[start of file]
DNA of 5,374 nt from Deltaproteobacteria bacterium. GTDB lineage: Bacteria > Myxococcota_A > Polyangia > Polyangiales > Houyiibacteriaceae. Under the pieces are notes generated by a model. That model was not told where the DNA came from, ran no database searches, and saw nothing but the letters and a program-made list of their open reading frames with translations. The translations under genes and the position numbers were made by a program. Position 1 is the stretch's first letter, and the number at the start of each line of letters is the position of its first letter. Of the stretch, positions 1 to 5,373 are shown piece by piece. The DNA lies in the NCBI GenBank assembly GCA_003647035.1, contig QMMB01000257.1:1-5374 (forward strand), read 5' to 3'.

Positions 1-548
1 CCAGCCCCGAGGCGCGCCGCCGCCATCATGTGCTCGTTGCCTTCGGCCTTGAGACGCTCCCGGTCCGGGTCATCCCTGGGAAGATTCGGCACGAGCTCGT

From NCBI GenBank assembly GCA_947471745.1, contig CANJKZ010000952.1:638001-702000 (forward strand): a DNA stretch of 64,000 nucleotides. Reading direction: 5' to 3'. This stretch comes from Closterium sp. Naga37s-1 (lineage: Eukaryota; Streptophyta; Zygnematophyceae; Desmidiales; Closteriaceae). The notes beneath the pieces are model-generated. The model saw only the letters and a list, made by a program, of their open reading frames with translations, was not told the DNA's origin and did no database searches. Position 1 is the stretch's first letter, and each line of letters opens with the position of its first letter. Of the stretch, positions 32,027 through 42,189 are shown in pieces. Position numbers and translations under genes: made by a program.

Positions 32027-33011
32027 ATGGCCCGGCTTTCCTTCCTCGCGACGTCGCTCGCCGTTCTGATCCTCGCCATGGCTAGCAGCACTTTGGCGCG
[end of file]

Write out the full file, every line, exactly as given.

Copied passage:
DNA of 5,374 nt from Deltaproteobacteria bacterium. GTDB lineage: Bacteria > Myxococcota_A > Polyangia > Polyangiales > Houyiibacteriaceae. Under the pieces are notes generated by a model. That model was not told where the DNA came from, ran no database searches, and saw nothing but the letters and a program-made list of their open reading frames with translations. The translations under genes and the position numbers were made by a program. Position 1 is the stretch's first letter, and the number at the start of each line of letters is the position of its first letter. Of the stretch, positions 1 to 5,373 are shown piece by piece. The DNA lies in the NCBI GenBank assembly GCA_003647035.1, contig QMMB01000257.1:1-5374 (forward strand), read 5' to 3'.

Positions 1-548
1 CCAGCCCCGAGGCGCGCCGCCGCCATCATGTGCTCGTTGCCTTCGGCCTTGAGACGCTCCCGGTCCGGGTCATCCCTGGGAAGATTCGGCACGAGCTCGT

From NCBI GenBank assembly GCA_947471745.1, contig CANJKZ010000952.1:638001-702000 (forward strand): a DNA stretch of 64,000 nucleotides. Reading direction: 5' to 3'. This stretch comes from Closterium sp. Naga37s-1 (lineage: Eukaryota; Streptophyta; Zygnematophyceae; Desmidiales; Closteriaceae). The notes beneath the pieces are model-generated. The model saw only the letters and a list, made by a program, of their open reading frames with translations, was not told the DNA's origin and did no database searches. Position 1 is the stretch's first letter, and each line of letters opens with the position of its first letter. Of the stretch, positions 32,027 through 42,189 are shown in pieces. Position numbers and translations under genes: made by a program.

Positions 32027-33011
32027 ATGGCCCGGCTTTCCTTCCTCGCGACGTCGCTCGCCGTTCTGATCCTCGCCATGGCTAGCAGCACTTTGGCGCG